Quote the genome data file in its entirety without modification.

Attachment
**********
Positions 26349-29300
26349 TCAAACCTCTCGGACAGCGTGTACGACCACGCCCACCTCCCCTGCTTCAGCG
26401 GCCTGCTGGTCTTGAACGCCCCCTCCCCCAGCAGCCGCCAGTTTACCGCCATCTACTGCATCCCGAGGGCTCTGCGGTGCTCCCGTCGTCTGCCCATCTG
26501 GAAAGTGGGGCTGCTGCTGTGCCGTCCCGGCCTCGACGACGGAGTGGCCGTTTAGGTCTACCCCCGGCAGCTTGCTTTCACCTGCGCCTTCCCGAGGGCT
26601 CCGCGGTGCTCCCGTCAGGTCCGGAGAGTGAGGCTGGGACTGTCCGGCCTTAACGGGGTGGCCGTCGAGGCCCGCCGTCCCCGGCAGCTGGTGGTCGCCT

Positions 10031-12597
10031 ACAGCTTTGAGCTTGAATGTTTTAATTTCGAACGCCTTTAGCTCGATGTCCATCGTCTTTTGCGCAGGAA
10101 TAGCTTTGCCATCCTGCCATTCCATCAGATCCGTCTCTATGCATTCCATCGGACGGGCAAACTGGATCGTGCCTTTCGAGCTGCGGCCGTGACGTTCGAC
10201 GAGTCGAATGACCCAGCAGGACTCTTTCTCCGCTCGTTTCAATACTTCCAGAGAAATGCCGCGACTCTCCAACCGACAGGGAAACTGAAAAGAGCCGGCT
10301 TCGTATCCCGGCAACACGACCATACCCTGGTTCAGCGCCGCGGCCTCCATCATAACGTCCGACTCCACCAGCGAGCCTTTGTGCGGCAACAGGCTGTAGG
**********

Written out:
Positions 26349-29300
26349 TCAAACCTCTCGGACAGCGTGTACGACCACGCCCACCTCCCCTGCTTCAGCG
26401 GCCTGCTGGTCTTGAACGCCCCCTCCCCCAGCAGCCGCCAGTTTACCGCCATCTACTGCATCCCGAGGGCTCTGCGGTGCTCCCGTCGTCTGCCCATCTG
26501 GAAAGTGGGGCTGCTGCTGTGCCGTCCCGGCCTCGACGACGGAGTGGCCGTTTAGGTCTACCCCCGGCAGCTTGCTTTCACCTGCGCCTTCCCGAGGGCT
26601 CCGCGGTGCTCCCGTCAGGTCCGGAGAGTGAGGCTGGGACTGTCCGGCCTTAACGGGGTGGCCGTCGAGGCCCGCCGTCCCCGGCAGCTGGTGGTCGCCT

Positions 10031-12597
10031 ACAGCTTTGAGCTTGAATGTTTTAATTTCGAACGCCTTTAGCTCGATGTCCATCGTCTTTTGCGCAGGAA
10101 TAGCTTTGCCATCCTGCCATTCCATCAGATCCGTCTCTATGCATTCCATCGGACGGGCAAACTGGATCGTGCCTTTCGAGCTGCGGCCGTGACGTTCGAC
10201 GAGTCGAATGACCCAGCAGGACTCTTTCTCCGCTCGTTTCAATACTTCCAGAGAAATGCCGCGACTCTCCAACCGACAGGGAAACTGAAAAGAGCCGGCT
10301 TCGTATCCCGGCAACACGACCATACCCTGGTTCAGCGCCGCGGCCTCCATCATAACGTCCGACTCCACCAGCGAGCCTTTGTGCGGCAACAGGCTGTAGG